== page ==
So what. Big deal, right?
It wasn't a big deal when the thunder forced us out of the pool yesterday. Nor was it a big deal when the rain forced our grill out to be moved to the porch. Nor was it a big deal when the parade still went on with some drizzles coming down (the people handing out water and paper fans were not so popular this year, bless their hearts). None of this seemed to bother any of the good citizens of Newnan, Georgia because as soon as the 6 pm parade ended everyone packed their blanketschairsfoodcameras and headed on over to Drake Stadium for some fireworks fun. With the clouds of darkness looming close behind, everyone was thinking the same things..."Will the fireworks be cancelled? Will they be rescheduled? Is it going to rain?"
Lemme answers those questions for y'all real fast: No. No. YES. (all caps lock is needed to showcase just how much YES is needed to accurately answer that question).
The title of the post should be, "The Show Must Go On," because LAWD KNOWS the Rotary Club must have chanted that all day and all night yesterday. Come hell or high water, that firework show was happening and the people of Newnan were going to enjoy it. When there are clouds as black as my blackest black mascara and thunder and lightning louder/brighter than a fireworks show, you know that a storm is coming. You just know. You don't have to be taught that in school, you don't have to find a meteorologist hanging around and ask him. You just know these things. When you know these things, you decide to forego all the thank you's and the kiddos saying Pledge of Allegiance and playing a recording of hometown boy Alan singing for us and start the fireworks early in order to avoid a wet, chaotic, hysterical (and funny) mess of a Fourth of July.
Someone in charge did not know these things and so they did thank everyone and their mothers, they did pull kids onstage to introduce themselves one at a time to say the pledge, they did play Alan Jackson's recording, and they did make us countdown not once, but twice to get the fireworks started. Here is a summation of the rest of the night:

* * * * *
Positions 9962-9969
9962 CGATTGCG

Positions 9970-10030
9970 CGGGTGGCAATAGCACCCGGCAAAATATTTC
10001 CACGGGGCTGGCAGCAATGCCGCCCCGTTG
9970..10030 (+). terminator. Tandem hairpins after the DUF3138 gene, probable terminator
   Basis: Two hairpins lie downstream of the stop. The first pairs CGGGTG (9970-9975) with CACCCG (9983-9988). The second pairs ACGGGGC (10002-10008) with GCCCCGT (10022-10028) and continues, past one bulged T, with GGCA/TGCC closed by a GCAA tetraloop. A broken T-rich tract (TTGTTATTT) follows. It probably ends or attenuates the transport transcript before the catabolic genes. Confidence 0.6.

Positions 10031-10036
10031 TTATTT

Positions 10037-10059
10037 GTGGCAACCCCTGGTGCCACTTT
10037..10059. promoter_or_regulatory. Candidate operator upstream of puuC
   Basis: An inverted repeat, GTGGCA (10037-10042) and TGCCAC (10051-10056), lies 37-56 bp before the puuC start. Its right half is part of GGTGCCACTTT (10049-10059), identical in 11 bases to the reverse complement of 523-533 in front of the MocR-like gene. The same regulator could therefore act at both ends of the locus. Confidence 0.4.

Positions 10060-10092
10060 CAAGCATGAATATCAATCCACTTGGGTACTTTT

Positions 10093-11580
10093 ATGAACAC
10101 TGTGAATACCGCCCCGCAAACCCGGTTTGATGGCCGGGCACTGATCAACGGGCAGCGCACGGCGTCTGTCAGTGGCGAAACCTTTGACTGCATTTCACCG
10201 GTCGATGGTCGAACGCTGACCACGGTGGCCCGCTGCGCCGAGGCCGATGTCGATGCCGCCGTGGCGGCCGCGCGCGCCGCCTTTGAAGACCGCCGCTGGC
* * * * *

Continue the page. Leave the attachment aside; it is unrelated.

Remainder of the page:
1 minute into the show: Thunder is now louder than firework's booms.
2 minutes into the show: Lightning is now brighter than the fireworks in the sky.
2.5 minutes into the show: Lightning strike hits a firework mid air.
3 minutes into the show: Torrential downpour begins. Drake stadium empties faster than a crack house during a police raid.
4-15 minutes into the show: Monsoon continues. Fleeing people continue. FIREWORKS CONTINUE.
Yes, as we are wading through the river formally known as Newnan High School, dodging cars and other people, trying to carry the now 50 lb. sopping wet quilts we had entertainment! The fireworks kept going! Booms all around! Lightning and fireworks lit our way through the river! The show must go on!
30 minutes and some dry clothes later, we sat around laughing about what a fabulous Fourth weekend we had (no sarcasm here, y'all). I got to spend the weekend celebrating birthdays (Americuh and Uncle John), eating lotsa grilled food, swimming, playing Disney games, and having fun all with my family and my Freddiefriend. (BTW, if you don't have a Freddiefriend you are seriously living a boring, sad life because Freddiefriend not only makes everything more fun and enjoyable, but he also carries things, goes to the grocery store, grills pizza for us, takes napsies, and helps assemble big important things like water filters and grills.) (Do I sound like I'm trying to sell him? Because this is not an infomercialblog and I'm not. I kinda sorta want to keepsies him.) (But seriously, go find yourself one.)
I don't think running in traffic on LaGrange St. would have been nearly as fun if I hadn't had the fireworks in the background to remind me just how special Independence Day really is. Betcha didn't have that much fun on July 4th, 1776 huh, Thomas Jefferson? Also, betcha didn't have that much fun during the flood huh, Noah?